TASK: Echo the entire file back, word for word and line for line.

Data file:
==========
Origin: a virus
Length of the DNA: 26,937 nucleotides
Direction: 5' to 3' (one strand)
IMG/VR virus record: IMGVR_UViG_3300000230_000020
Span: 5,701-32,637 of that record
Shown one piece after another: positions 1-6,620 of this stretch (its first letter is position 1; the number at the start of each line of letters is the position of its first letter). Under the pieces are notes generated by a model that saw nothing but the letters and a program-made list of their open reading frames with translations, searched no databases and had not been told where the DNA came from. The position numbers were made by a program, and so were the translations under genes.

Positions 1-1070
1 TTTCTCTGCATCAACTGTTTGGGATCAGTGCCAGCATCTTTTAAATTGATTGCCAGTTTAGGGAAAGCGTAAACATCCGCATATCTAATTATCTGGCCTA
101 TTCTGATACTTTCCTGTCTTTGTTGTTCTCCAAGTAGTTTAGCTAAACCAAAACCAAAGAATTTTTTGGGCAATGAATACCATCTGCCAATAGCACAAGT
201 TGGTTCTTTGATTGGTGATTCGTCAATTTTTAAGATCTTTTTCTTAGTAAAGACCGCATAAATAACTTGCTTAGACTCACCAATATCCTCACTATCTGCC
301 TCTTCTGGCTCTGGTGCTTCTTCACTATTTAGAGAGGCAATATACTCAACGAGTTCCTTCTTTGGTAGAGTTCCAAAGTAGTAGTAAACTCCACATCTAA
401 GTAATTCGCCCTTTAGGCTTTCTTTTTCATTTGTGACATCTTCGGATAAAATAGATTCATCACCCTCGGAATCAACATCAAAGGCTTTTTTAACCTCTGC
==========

Origin: a virus
Length of the DNA: 26,937 nucleotides
Direction: 5' to 3' (one strand)
IMG/VR virus record: IMGVR_UViG_3300000230_000020
Span: 5,701-32,637 of that record
Shown one piece after another: positions 1-6,620 of this stretch (its first letter is position 1; the number at the start of each line of letters is the position of its first letter). Under the pieces are notes generated by a model that saw nothing but the letters and a program-made list of their open reading frames with translations, searched no databases and had not been told where the DNA came from. The position numbers were made by a program, and so were the translations under genes.

Positions 1-1070
1 TTTCTCTGCATCAACTGTTTGGGATCAGTGCCAGCATCTTTTAAATTGATTGCCAGTTTAGGGAAAGCGTAAACATCCGCATATCTAATTATCTGGCCTA
101 TTCTGATACTTTCCTGTCTTTGTTGTTCTCCAAGTAGTTTAGCTAAACCAAAACCAAAGAATTTTTTGGGCAATGAATACCATCTGCCAATAGCACAAGT
201 TGGTTCTTTGATTGGTGATTCGTCAATTTTTAAGATCTTTTTCTTAGTAAAGACCGCATAAATAACTTGCTTAGACTCACCAATATCCTCACTATCTGCC
301 TCTTCTGGCTCTGGTGCTTCTTCACTATTTAGAGAGGCAATATACTCAACGAGTTCCTTCTTTGGTAGAGTTCCAAAGTAGTAGTAAACTCCACATCTAA
401 GTAATTCGCCCTTTAGGCTTTCTTTTTCATTTGTGACATCTTCGGATAAAATAGATTCATCACCCTCGGAATCAACATCAAAGGCTTTTTTAACCTCTGC